1. Development of Law
The jurisdictional issue in the present case arises because the record includes two signed and file-stamped documents which contain the district court's findings and resolution on the issues presented at trial. In prior cases, the appellate courts of this state have established that in such a situation, if the first document is a final determination of the parties' rights and does not leave matters unresolved, it can be considered a final, appealable order for purposes of establishing the appropriate deadline for filing a notice of appeal. See, City of Ashland v. Ashland Salvage, supra; Hosack v. Hosack, supra; Peterson v. Peterson, supra.
(a) Hosack v. Hosack
In Hosack v. Hosack, supra, Judy Louise Hosack filed a petition seeking dissolution of her marriage to Max Galen Hosack. On October 15, 2002, the district court filed a journal entry resolving a number of the issues presented in the dissolution proceeding. The journal entry also specifically indicated that counsel was to advise the court, by written motion, if the court had failed to rule on any material issue and that if no motion was filed within 10 days, all matters not specifically ruled upon were deemed denied. The journal entry directed Judy's counsel to prepare the decree and present it to Max's counsel for review. A decree was signed by the district court on November 14 and filed by the clerk of the district court.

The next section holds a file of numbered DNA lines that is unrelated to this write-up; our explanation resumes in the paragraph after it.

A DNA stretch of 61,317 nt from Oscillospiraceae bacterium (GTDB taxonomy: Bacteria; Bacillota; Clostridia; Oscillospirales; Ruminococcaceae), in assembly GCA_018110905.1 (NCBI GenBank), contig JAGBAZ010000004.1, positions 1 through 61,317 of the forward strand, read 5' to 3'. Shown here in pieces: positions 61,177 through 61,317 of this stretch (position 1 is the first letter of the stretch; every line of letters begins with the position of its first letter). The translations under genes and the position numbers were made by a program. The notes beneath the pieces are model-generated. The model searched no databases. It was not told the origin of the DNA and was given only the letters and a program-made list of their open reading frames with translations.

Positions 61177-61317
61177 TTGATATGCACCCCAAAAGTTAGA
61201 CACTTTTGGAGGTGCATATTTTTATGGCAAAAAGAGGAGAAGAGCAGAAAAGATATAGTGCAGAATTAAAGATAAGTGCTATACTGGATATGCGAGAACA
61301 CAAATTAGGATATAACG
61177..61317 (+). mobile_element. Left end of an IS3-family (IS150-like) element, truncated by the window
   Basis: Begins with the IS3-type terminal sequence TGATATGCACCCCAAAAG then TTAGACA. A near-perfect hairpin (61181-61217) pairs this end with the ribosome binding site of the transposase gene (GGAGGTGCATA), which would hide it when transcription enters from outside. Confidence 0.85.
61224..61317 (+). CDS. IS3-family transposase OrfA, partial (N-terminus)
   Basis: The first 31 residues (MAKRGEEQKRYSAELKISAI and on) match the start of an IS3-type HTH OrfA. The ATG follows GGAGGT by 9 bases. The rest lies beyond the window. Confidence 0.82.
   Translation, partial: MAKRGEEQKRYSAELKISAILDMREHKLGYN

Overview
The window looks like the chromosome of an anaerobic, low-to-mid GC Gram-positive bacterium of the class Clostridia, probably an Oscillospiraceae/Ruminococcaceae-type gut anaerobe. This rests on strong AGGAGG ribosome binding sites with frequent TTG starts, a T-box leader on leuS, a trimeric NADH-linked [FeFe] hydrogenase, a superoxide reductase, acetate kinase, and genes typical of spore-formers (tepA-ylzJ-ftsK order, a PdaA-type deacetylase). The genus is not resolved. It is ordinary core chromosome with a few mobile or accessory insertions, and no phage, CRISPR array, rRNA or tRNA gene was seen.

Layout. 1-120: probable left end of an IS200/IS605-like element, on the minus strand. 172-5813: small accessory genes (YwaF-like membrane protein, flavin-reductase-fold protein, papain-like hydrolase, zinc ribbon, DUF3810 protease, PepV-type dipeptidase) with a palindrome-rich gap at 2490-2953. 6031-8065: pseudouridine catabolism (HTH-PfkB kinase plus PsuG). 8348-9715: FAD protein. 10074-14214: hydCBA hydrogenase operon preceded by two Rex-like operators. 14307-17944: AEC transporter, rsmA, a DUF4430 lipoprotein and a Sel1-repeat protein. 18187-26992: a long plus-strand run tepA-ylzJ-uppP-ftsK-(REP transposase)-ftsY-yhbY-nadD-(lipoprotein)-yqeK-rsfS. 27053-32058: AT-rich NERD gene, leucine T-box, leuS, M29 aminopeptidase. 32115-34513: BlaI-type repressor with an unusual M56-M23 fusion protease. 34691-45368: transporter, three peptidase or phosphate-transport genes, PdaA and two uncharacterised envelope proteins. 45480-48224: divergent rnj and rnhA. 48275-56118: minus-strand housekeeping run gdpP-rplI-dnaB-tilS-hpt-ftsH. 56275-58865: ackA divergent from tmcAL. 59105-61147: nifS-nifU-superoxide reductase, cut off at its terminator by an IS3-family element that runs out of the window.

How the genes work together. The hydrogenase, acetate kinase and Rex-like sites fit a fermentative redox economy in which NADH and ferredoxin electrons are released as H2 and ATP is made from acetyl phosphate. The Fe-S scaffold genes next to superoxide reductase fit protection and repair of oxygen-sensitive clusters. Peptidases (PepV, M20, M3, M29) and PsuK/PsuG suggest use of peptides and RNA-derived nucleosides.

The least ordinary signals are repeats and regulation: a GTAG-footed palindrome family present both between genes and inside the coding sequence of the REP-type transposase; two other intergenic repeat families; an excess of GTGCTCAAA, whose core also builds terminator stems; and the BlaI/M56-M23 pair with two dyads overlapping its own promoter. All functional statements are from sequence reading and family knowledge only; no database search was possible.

On December 4, 2002, Max filed a notice of appeal to this court. This court dismissed the appeal, ruling that the October 15 journal entry was a proper entry of judgment and that Max's notice of appeal was not timely. Max then sought and was granted further review by the Nebraska Supreme Court.